Promoting an Ethical Work Environment and Culture: The Role of HR
By Dr. Chris Bart | February 1, 2012
Leadership without ethics is like navigation without a compass. You might ultimately find your way, perhaps with good luck, but there will be an incredible amount of time wasted and your team will lose faith as they are unsure of the path.
Ethics simply define "good" versus "bad" behaviour and as such, they are incredibly important. They have quickly become a major topic in corporations today since they define our moral principles and our rules of conduct. Yet, each month there are examples reported in the media of senior leaders in renowned corporations producing ridiculously shameful examples of just how far our moral compass has gone astray.
Because of these scandals, we have witnessed an unprecedented decline in the trust and respect that society gives to corporations that had been revered for decades. In fact, according to the latest Edelman Annual Trust Barometer (2011), only 50% of 5,075 participants surveyed in 23 countries think CEOs are credible sources of information. Trust in the US has dropped from 53% (2008) to a paltry 42% (2011). And in another major study by ethics guru John Della Costa, it was reported that 40% of employees have witnessed ethics transgressions of varying magnitude.
Without trust, customers will not stay loyal. In fact, they will rarely buy the products and services of companies that they distrust. But that's just the tip of the proverbial iceberg. The costs to the organization to compensate for the trust deficit can easily become extraordinary with demands for stricter and higher regulatory compliance, slower decision processes, ‘over' diligence and even brand equity erosion. Promoting and restoring an ethical work environment, therefore, is ultimately about building trust.
HR should be the functional custodian charged with the responsibility of creating an organization's "ethical alignment'. This would entail both promoting and fostering the development of those ethical behaviours and actions that every organization needs from each employee if it is to achieve its strategic priorities with honesty and integrity. To that end, I propose that HR should take the following steps.
Articulate an Ethics Code
To lead in the creation of an ethical work environment, HR must first define what constitutes an organization's ethical orientation. This is usually expressed in the form of an ‘ethics code' which details in precise terms both acceptable and unacceptable behaviour. A well crafted code, however, not only describes what not to do but also what the organization looks like when everyone is operating ‘at their best'. A truly marvelous example of this style of code can be found at the website of the Kraft Foods Company. See http://www.kraftfoodscompany.com/assets/pdf/codeofconduct.pdf.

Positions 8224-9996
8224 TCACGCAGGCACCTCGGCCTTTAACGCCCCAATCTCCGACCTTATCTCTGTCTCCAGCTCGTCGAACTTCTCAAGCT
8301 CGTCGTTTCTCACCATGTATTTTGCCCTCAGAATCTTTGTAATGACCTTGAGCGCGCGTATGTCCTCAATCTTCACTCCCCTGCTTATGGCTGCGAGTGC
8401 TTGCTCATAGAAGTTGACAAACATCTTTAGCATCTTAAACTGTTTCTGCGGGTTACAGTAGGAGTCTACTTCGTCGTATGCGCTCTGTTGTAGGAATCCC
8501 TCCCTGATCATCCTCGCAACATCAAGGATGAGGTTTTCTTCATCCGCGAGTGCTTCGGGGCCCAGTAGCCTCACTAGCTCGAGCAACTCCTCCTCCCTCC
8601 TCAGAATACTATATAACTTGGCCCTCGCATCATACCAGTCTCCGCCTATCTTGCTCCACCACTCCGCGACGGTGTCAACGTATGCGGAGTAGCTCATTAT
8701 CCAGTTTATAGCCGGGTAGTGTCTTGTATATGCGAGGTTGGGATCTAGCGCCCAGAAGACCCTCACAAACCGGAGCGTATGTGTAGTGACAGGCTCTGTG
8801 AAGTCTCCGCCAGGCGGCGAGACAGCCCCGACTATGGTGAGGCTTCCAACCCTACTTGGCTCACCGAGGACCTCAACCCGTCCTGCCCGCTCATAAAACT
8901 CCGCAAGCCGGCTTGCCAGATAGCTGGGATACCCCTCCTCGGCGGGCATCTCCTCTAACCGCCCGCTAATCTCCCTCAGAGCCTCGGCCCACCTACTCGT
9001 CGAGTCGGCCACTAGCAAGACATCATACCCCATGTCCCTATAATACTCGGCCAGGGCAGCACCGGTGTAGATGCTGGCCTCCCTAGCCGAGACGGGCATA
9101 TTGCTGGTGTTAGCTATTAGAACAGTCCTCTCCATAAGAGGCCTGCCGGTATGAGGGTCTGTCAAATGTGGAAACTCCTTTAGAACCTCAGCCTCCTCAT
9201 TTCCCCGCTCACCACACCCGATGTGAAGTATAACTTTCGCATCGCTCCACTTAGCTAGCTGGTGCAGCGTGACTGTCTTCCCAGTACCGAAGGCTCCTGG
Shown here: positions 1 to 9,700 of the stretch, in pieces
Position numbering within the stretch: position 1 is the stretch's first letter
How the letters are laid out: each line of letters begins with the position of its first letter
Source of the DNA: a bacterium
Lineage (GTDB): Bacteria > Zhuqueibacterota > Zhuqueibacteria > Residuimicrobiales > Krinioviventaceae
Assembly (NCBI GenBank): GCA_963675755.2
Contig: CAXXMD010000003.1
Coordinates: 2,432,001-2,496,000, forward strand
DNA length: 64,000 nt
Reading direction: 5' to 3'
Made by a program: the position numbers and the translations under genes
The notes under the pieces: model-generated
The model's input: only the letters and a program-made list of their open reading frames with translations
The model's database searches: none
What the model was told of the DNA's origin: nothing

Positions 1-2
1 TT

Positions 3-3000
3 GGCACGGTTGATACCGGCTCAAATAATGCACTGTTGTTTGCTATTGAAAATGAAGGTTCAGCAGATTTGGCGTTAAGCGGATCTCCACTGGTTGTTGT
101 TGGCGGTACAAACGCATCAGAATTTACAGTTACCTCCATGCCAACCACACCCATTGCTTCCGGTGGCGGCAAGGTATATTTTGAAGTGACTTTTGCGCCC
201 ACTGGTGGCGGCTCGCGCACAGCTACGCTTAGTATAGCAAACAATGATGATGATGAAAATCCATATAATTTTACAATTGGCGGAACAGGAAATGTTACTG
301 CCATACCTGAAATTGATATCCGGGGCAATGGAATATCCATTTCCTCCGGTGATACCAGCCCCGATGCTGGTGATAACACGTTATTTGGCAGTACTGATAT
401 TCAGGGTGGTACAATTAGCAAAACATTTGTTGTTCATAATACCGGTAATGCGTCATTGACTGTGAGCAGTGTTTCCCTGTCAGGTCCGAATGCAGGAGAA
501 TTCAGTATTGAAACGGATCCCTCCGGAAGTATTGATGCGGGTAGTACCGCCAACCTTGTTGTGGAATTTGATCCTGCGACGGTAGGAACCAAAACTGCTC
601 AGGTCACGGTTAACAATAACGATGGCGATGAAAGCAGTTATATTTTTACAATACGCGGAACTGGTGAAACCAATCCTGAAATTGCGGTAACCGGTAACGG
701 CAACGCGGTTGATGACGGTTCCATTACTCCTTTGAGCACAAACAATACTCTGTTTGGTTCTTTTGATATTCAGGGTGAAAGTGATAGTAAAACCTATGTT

HR should then build their ethics code into all of their standard practices to instill and maintain a culture of trust that is real for every single employee. Four examples of this follows.
Ethics and the Hiring Process
During the interview process, potential new hires should be invited to discuss the degree to which the ethics code aligns with their personal ethics. They should be asked for specific examples and ultimately to express their acceptance of the code. Also, the ethics code should form part of the orientation process and individuals should be asked to describe specifically - in behavioural terms - how it will affect their work.
Ethics and Role Descriptions
For all employees, job descriptions should make reference to the code and state explicitly the expectation that every employee will adhere to it. Indeed everyone should be asked to sign, on an annual basis, both their understanding and acceptance of the organization's code.
Ethics Training and Development
Unfortunately, knowing what to do and why it should be done is sometimes not enough to get the ethical behaviours. Surprisingly, even with 90% of Fortune 500 companies reporting to have codes of ethical conduct, only 45% have training programs specifically related to them. HR must mount a comprehensive training program to ensure that the values detailed in the ethics code have meaning for each role. Role playing, simulations and case examples should all be provided to demonstrate the organization's new commitment to the code.
Align the Ethics Code and Performance Management Systems
HR must champion the effort to adjust an organization's performance management system by including ethical behaviour as an important criterion for performance measurement, promotion and possibly even termination. This is the acid test that determines just how seriously a company takes its own ethics code because it means being prepared to fire those managers who, despite having ‘delivered on the numbers' do not ‘live the company's values'.
Employee surveys also need to be adjusted to measure the perception – particularly of the organization's front line workers – regarding the impact that leadership behaviours are having on them. It then becomes HR's responsibility to be transparent, to report on those results and to initiate ways to take corrective action.
Creating an ethical work environment, however, is not just a professional responsibility for those in the HR function. It is what organizational leadership – the real business of HR - is all about.